MALAYBALAY CITY (MindaNews/09 August) – Measures are needed to mitigate the risks posed by soil erosion and the presence of a resettlement site for informal settlers to the proposed airport in Don Carlos town in Bukidnon, an expert said Thursday.
Environmental planning consultant Grace Sapuay cited the heavy erosion at Maray-maray River in Barangay Maray-maray, the proposed site for the airport.
But Sapuay, who ended Thursday her four-day environmental impact assessment of the area clarified that this is not difficult to address and can be done during the construction phase. She said one solution is to plant vetiver grass to prevent further erosion.
Vetiver (Chrysopogon zizanioides) is a perennial grass native to India and grows up to 1.5 meters high, and its roots grow downward, two to four meters deep.
The site in Maray-maray used to be an airstrip of a Cojuangco firm during the Marcos era that was sequestered after the 1986 EDSA Revolt. Except for the runway, the rest of the 14-hectare property had been planted to sugarcane and other crops.
The air strip was part of the area subjected to agrarian reform which was subdivided equally among 14 groups of farmers.
Sapuay said that based on her social impact assessment, which is part of her coverage in the multi-discipline feasibility study, the informal settlers in the area should be resettled.
She added she could sense no resistance to the proposed airport project so far.
“Usually, residents in proposed airport sites welcome the development,” she said.
She said that after submitting their report on the feasibility study, which is due on Aug. 26, everything would rest on the Department of Transportation and Communication, the agency which commissioned her firm, Philippine Japan Airport Consultants Inc. and the University of the Philippines Planning and Development Research Foundation Inc. to do the study.
Sapuay handled the environmental component of the study, which she said is the last component of their report.
She said that earlier this year, the team’s transportation economist, airport planners, and electrical and civil engineers had already submitted their reports.
She added the site in Don Carlos “is the best in terms of landing, takeoff and terrain requirements.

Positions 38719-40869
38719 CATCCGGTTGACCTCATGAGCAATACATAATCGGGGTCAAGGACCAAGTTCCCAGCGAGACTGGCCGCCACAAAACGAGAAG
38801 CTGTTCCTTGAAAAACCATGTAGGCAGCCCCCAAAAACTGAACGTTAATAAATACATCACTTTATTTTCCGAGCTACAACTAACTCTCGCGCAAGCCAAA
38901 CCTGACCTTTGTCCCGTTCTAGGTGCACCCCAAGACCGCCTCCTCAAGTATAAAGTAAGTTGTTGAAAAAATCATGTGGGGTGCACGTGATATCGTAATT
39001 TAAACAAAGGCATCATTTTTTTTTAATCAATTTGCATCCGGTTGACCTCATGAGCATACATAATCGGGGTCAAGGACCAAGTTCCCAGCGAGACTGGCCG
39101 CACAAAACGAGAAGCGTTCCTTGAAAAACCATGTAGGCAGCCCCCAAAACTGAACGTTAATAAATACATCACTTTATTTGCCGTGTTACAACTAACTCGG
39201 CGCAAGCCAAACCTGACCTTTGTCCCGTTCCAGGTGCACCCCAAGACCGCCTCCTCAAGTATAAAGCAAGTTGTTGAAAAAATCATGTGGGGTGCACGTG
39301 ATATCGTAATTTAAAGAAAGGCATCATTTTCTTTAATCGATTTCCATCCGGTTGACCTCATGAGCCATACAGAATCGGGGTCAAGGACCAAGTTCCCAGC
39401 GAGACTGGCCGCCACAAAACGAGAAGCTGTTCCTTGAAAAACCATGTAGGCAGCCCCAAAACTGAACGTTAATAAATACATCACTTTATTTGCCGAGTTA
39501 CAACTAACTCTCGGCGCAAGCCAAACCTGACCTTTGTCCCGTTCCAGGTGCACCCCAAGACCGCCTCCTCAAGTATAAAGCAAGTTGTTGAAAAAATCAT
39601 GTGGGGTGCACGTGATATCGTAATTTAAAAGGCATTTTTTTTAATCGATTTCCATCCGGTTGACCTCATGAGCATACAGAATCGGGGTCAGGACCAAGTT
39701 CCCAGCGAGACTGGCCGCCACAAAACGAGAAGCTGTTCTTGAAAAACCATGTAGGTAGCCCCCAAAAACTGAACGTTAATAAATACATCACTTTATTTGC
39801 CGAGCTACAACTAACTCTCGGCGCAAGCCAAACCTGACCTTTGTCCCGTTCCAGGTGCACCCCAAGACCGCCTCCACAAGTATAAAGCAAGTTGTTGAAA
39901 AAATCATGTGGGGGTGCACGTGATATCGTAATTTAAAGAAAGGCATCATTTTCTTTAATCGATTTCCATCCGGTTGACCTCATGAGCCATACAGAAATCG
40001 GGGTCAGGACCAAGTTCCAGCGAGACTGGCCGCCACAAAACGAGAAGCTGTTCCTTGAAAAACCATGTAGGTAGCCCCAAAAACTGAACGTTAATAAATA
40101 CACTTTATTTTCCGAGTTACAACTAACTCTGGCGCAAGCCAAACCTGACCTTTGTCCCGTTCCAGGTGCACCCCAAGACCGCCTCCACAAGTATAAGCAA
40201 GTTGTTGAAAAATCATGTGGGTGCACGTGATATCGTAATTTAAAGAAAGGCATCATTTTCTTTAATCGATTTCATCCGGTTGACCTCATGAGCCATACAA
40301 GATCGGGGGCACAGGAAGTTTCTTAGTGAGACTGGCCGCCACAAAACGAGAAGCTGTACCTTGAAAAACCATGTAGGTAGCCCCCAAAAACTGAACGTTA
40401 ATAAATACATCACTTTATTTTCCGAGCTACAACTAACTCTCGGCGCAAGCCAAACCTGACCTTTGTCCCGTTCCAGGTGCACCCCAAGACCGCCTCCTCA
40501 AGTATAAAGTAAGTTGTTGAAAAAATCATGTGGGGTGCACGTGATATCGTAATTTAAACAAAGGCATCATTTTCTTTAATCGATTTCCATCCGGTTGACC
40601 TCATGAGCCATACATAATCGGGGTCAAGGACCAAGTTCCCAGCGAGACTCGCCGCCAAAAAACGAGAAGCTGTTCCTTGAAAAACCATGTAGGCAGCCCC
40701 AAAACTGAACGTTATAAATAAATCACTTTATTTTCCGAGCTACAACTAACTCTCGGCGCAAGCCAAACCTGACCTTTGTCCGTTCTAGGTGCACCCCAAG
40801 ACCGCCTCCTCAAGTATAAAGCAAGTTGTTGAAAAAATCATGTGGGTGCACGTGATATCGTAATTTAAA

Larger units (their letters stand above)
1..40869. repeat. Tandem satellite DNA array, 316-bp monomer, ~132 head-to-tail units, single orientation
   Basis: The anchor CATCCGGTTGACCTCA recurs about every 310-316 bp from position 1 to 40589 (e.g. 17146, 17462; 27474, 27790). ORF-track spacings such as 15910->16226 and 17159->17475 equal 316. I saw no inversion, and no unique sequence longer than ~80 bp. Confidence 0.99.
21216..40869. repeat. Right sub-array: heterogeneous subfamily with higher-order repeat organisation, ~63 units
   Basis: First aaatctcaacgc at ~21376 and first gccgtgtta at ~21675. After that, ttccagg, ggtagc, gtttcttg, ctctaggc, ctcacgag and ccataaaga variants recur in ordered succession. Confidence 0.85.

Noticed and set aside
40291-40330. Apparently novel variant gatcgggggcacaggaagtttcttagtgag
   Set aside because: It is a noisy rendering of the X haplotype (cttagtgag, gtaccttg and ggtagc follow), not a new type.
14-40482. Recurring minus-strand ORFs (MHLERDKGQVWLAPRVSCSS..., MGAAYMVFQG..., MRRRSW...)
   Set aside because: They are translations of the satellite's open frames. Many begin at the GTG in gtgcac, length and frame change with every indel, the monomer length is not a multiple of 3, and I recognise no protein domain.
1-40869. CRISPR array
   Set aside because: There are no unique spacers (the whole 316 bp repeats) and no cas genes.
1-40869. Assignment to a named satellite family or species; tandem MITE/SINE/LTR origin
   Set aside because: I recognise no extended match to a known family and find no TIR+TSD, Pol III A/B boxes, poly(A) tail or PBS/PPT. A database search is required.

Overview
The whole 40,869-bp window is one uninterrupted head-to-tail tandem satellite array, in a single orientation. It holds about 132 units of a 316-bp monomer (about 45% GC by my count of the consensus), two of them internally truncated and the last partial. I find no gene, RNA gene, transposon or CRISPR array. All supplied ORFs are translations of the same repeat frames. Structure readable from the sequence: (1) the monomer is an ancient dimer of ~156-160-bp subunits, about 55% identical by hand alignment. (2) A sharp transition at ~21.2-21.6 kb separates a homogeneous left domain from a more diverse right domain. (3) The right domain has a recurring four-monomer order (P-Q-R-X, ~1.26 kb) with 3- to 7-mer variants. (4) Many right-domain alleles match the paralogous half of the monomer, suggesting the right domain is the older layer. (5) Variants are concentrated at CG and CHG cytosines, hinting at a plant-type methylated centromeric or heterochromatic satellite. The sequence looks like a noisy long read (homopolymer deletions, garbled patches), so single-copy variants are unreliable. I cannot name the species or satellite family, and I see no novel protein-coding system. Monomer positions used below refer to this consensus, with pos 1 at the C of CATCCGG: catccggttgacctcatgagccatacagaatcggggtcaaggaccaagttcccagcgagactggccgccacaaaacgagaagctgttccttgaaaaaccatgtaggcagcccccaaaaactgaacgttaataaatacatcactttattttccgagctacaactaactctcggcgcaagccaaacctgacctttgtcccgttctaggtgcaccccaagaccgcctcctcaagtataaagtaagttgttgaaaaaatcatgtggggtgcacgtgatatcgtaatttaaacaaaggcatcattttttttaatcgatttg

Last April, Raul Glorioso, department manager of the Civil Aviation Authority of the Philippines aerodrome engineering unit, told MindaNews the proposed project was still at the feasibility study stage expected to be finished this month.
Afterwards, he added, they will be ready with recommendations and fund sourcing.
Aside from Maray-maray, two other sites were initially considered for the airport – Barangay Cabangahan in Malaybalay and Barangay Dabongdabong in Valencia City.
Aside from the proposed airport, the Bukidnon Kaamulan Chamber of Commerce and Industry Inc. has pushed for a Bukidnon special economic zone as “priorities” for the province, said Roderico Bioco, chamber president, in his report to the group’s fourth general membership meeting last month.
“Laguindingan (airport) is too far, even Davao (F. Bangoy International Airport),” he said, adding Bukidnon has no airport even if it has greater economic activities than the cities of Ozamiz and Pagadian, which have airports of their own.
There is no information yet on when the actual construction of the airport would start.
The Bukidnon provincial board passed a resolution in 2008 to build an airport in Maray-maray.
On Nov. 30 2010, in Malacanang, President Benigno Aquino III told Mindanao officials there is a need for an airport “more central in Mindanao.”
“I noticed in the map earlier presented, that all of the airports in Mindanao—the domestic or international—are all located in the coasts. That doesn’t make tremendous sense to me, and I will be directing the director general of NEDA to study the feasibility and the placement of an airport more central in Mindanao so that distances to and from various areas will make more economic sense,” he said.
Aquino said there might be tension “as to where to actually site this central airport.”
But he added that “if you cooperate with each other, that would be a reality sooner rather than later.” (Walter I. Balane/MindaNews)